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Use a trial upgrade to find potential issues (Windows SharePoint Services)

Updated: March 5, 2009

Applies To: Windows SharePoint Services 3.0

 

Topic Last Modified: 2009-01-21

Before you begin the upgrade process, you'll want to know approximately how long it will take, how many customizations will have to be done again or reapplied, and which sites may not upgrade as expected. The following method will help you determine what issues you may run into during the upgrade process, so you can address them before or after upgrade as appropriate.

  1. Run the pre-upgrade scan tool to find any custom sites or unghosted pages (required).

    NoteNote:
    You must run the pre-upgrade scan tool before starting the upgrade process. This tool steps through each site collection and generates a report about the state of each site. It also saves list definition information for each list. You can review the reports to find issues and address them before you start the upgrade process. This scan must be run before you can upgrade; the SharePoint Products and Technologies Configuration Wizard will not run if this scan has not been performed. For more information about this tool and steps for running the scan, see Run the pre-upgrade scan tool (Windows SharePoint Services).
  2. Review common issues to see which issues may apply to your environment.

    This list gives you a quick look at some common issues you may run across, and how to address them either before or after performing the upgrade.

  3. Perform a trial upgrade by using a backup or mirrored (read-only) site (recommended, but optional).

    This is the best method for discovering issues. You can preview the entire upgrade process and find any issues and address them before you start (or at least know what to expect). This method does require extra time and hardware; however, if you do invest in a trial run, you'll have a much easier time during the real upgrade process.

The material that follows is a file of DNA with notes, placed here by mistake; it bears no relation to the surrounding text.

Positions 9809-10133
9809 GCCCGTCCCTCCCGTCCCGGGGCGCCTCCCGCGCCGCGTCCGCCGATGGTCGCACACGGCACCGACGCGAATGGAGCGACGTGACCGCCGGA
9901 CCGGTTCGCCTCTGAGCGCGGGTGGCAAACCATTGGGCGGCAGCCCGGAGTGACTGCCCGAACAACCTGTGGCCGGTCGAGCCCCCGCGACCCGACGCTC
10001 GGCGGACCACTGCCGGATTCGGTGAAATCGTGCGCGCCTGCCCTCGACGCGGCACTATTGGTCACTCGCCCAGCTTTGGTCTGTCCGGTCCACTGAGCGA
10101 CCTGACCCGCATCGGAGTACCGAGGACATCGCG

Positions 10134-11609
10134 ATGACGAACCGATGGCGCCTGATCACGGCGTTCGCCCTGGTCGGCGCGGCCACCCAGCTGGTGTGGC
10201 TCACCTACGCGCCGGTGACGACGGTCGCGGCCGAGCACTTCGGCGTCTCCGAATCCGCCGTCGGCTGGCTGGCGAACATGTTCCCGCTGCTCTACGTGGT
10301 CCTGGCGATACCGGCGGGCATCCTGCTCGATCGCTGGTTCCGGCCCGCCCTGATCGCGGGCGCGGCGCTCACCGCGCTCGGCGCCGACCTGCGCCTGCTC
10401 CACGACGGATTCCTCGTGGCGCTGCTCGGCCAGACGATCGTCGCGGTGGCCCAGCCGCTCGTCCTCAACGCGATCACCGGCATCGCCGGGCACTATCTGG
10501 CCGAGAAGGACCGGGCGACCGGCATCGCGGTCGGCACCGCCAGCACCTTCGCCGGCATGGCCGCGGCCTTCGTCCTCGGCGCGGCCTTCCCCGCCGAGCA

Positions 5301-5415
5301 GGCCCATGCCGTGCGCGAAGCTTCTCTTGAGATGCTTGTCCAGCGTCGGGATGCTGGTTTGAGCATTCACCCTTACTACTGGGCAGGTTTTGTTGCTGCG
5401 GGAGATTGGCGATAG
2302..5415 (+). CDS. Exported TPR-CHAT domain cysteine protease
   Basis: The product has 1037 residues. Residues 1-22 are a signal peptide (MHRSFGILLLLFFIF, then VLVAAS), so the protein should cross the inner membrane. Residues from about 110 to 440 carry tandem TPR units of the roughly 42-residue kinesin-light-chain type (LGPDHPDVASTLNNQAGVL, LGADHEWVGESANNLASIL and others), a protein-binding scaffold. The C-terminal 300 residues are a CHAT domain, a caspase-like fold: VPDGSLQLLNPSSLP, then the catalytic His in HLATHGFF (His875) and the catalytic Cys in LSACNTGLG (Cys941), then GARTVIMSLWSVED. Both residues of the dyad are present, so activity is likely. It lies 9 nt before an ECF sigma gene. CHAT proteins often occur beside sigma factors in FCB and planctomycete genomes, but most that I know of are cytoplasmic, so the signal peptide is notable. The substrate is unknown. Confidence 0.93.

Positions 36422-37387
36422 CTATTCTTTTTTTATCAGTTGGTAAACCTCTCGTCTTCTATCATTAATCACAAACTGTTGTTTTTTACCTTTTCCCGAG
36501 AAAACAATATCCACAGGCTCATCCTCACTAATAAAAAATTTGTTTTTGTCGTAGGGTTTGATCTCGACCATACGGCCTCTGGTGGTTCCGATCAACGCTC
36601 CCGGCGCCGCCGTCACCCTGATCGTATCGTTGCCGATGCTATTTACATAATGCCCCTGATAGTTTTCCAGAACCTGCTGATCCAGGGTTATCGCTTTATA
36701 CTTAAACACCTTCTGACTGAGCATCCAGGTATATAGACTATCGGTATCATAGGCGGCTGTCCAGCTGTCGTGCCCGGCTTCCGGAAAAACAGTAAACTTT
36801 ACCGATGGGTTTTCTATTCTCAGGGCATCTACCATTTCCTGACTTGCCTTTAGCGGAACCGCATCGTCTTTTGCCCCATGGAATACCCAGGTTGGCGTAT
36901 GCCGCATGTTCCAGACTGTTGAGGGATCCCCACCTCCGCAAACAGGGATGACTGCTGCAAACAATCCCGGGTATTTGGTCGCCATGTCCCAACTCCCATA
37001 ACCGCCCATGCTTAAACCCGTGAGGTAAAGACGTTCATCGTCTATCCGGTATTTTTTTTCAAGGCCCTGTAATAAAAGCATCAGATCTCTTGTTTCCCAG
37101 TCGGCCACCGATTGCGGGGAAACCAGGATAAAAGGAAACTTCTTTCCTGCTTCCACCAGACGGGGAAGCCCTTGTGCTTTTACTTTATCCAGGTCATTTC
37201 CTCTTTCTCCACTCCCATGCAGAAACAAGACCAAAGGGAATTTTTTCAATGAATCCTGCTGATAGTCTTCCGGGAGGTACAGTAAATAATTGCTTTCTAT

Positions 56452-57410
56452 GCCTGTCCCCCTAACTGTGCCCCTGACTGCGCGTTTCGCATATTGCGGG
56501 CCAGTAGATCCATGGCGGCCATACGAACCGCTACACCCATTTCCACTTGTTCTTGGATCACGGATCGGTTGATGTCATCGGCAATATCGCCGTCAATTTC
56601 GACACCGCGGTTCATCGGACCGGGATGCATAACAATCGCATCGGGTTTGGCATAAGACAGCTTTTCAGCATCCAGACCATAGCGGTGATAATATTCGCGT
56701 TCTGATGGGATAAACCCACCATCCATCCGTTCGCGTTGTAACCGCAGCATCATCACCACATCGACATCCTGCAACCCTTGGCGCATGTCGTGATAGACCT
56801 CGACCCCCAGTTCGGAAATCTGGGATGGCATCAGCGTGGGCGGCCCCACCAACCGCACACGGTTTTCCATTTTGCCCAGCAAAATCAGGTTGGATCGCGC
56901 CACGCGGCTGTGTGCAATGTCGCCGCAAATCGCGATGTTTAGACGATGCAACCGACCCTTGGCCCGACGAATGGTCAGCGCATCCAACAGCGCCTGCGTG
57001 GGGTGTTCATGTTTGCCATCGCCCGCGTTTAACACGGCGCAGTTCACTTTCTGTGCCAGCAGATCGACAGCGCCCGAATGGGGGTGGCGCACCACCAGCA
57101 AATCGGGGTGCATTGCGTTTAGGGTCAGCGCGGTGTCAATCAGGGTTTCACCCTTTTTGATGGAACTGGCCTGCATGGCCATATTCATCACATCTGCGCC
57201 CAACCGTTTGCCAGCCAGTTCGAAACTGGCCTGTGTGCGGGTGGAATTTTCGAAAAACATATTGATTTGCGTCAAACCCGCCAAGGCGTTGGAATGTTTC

4. Test custom Web Parts. You can test your Web Parts based on Windows SharePoint Services 2.0 to see if they'll keep working when you upgrade.

When you run the pre-upgrade scan tool or a test upgrade pass, you may notice one or more of the following common issues in your sites. If you have several sites with these issues, it is recommended that you perform a gradual upgrade. With a gradual upgrade, you have both the old version and the new version of any affected sites available, and you can revert to the old sites or make updates to the new sites before making the new versions live. If you must run upgrade in place, be sure to take a backup of your sites before running the upgrade.

 

Issue Explanation and what to do

I do not know what has been customized.

The most time-consuming step in the upgrade process may be to identify existing customizations and then decide which customizations to upgrade, migrate, and discard; and then map those customizations to Office SharePoint Server 2007. Use WinDiff, a tool that is provided with most Microsoft operating systems, to compare the original (default) site definition files to current (custom) site definition files to identify customizations.

For more information, see Areas, Bucketwebs, Upgrade and Redirects (http://go.microsoft.com/fwlink/?LinkId=139912).

The local server and server farm administrators cannot browse to the sites.

In the new release, local server and server farm administrators are not automatically granted access to site content. If you want these users to have access to all site content, you can use the Web application policy to grant these users access to all sites. For more information about policy, see "Policy for Web applications" in the Logical architecture components (Windows SharePoint Services) article.